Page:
Another book was opened, which is the book of life.  The dead were judged according to what they had done as
    recorded in the books.  The sea gave up the dead that were in it, and death and Hades gave up the dead that
    were in them, and each person was judged according to what he had done.  Then death and Hades were thrown
    into the lake of fire.  The lake of fire is the second death.  If anyone’s name was not found written in the book of
    life, he was thrown into the lake of fire.

    (Revelation 20:11-15)

The simple yet solemn reality of God’s Word is utterly undeniable: Everyone who confesses Jesus as Lord will be forever
saved, and everyone who rejects Jesus as Lord will be forever damned.  In the words of Scottish professor James
Denney, “If there is any truth in Scripture at all, this is true – that those who stubbornly refuse to submit to the gospel,
and to love and obey Jesus Christ, incur at the Last Advent an infinite and irreparable loss.  They will pass into a night
on which no morning dawns.” (James Denney and Alexander Maclaren,
The Epistles of St. Paul to the Colossians and
, Expositor’s Bible, vol. 31 [New York: Armstrong, 1905], 300).

This has been the consistent teaching of the church throughout history, yet various voices under the banner of
contemporary Christianity have now claimed that hell is not real – or at least not eternal.  Such claims are commonly
cloaked in provocative questions.  
Did God really say that he would send sinners to hell?  Did God really say that a
person must believe in Jesus to go to heaven?  Did God really say…?

Notice how questions like these are grounded in attempts to twist God’s Word.  We always need to be careful when
someone begins a statement with the words, “Did God really say…?”  After all, these are the very words that caused the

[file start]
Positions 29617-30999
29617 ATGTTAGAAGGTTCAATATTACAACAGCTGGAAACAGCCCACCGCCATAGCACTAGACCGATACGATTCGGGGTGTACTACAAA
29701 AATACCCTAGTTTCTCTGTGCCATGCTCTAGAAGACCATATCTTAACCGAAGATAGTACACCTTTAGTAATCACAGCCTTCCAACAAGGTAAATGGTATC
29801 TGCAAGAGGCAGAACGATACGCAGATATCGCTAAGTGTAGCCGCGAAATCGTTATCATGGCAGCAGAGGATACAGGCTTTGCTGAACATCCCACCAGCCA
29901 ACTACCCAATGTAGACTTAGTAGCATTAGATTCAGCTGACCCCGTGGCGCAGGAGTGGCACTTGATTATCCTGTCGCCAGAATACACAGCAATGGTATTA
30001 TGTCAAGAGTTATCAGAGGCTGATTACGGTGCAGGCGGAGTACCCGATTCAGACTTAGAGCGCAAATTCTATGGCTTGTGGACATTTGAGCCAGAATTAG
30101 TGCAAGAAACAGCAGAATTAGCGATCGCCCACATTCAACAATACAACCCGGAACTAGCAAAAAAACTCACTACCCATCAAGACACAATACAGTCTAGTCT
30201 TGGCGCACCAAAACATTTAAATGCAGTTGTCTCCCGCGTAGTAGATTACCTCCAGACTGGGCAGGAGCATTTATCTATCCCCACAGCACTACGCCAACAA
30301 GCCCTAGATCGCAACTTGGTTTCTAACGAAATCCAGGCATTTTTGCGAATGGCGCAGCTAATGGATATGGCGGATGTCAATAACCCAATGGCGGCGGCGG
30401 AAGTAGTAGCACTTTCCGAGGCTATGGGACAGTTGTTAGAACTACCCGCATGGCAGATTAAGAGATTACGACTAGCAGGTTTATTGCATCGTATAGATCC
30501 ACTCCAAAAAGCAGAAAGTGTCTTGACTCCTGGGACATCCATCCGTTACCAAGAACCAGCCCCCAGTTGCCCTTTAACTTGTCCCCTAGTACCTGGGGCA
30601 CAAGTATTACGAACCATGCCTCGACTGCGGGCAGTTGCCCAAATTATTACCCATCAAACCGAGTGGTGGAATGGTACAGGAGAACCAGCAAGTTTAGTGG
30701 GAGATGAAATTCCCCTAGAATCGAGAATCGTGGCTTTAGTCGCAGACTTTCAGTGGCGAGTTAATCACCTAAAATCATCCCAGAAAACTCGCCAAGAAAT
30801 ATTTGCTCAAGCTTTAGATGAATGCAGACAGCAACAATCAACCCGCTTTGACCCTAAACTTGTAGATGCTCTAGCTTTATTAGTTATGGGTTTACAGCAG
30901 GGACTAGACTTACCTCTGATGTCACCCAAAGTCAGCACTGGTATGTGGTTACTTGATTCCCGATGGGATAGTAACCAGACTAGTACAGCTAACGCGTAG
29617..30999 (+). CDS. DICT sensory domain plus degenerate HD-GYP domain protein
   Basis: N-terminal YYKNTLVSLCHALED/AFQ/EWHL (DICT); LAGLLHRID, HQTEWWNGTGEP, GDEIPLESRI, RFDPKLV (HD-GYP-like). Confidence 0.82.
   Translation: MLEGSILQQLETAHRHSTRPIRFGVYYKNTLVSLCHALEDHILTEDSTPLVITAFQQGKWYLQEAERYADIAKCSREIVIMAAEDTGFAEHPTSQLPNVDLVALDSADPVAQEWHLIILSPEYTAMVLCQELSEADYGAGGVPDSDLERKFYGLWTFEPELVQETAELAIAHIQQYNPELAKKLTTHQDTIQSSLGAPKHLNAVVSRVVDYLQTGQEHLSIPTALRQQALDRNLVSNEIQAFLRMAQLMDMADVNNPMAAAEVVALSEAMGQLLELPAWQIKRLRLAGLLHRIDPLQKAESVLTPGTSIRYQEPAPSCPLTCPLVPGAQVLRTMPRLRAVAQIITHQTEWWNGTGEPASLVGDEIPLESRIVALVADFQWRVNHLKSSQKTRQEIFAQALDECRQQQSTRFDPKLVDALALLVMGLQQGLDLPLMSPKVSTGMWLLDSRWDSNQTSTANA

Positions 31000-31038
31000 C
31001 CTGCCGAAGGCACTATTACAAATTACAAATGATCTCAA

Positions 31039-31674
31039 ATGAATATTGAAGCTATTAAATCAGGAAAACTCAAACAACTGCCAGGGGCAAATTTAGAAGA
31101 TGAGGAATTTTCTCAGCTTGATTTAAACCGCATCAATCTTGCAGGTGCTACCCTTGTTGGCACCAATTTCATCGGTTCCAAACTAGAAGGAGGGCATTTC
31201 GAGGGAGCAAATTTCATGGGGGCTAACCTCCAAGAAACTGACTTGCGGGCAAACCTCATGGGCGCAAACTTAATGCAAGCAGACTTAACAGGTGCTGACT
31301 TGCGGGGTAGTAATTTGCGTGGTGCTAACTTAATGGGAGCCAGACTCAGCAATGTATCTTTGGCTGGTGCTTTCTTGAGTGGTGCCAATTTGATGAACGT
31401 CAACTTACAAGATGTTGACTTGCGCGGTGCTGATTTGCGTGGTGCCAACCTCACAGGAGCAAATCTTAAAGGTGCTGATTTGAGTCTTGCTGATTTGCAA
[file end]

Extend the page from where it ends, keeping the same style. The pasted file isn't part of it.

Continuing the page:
fall of man in Genesis 3.  The deceiving serpent tempted Adam and Eve to question the love of God and doubt the Word
of God: “Did God really say, ‘You must not eat from any tree in the garden?’”(Genesis 3:1).  Through this question,
Satan convinced this couple that God’s love was subject to their own opinion and that God’s Word was subject to their
own judgment.  He elevated the thoughts of men above the truth of God, and sin made its entrance into the world.

Let us learn our lesson here.  It is a dangerous thing to twist Jesus and his Word to reflect what feels most comfortable
to us.  As disciples of Jesus, we must take Jesus at his Word in the context of total trust in him.

So what happens when we completely trust and carefully listen to Jesus’ words on hell?  Hear him describe this place of
fiery agony in Mark 9:43-48:

    If your hand causes you to sin, cut it off.  It is better for you to enter life maimed than with two hands to go into hell,
    where the fire never goes out.  And if your foot causes you to sin, cut it off.  It is better for you to enter life crippled
    than to have two feet and be thrown into hell.  And if your eye causes you to sin, pluck it out.  It is better for you to
    enter the kingdom of God with one eye than to have two eyes and be thrown into hell, where “their worm does not
    die, and the fire is not quenched.”

As we’ve already seen in Revelation 20:15, God’s Word tells us that “if anyone’s name was not found written in the book
of life, he was thrown into the lake of fire.”  In a similar way, Revelation 21:8 envisions hell as “the fiery lake of burning

You may wonder,
Well, isn’t fire just an image in these passages?  Aren’t these verses symbolic?


But even if they are symbols, what are they symbols for?  A wintry retreat or a summer vacation?  No, these stand for
something much worse.  Surely burning fire and smoking sulfur are not symbols for a nice place to be.  They are images
that represent a terrifying place to be.

Hell, according to Jesus, is a place of conscious torment and utter darkness (See Luke 16:22-23; Matthew 22:13).  Later
in the New Testament, hell is described as a place of never-ending destruction where people are separated from the
presence of the Lord and the power of his might (See II Thessalonians 1:9).

Most horrifying of all, hell is a place of eternal duration.  Jesus contrasted eternal punishment with eternal life (See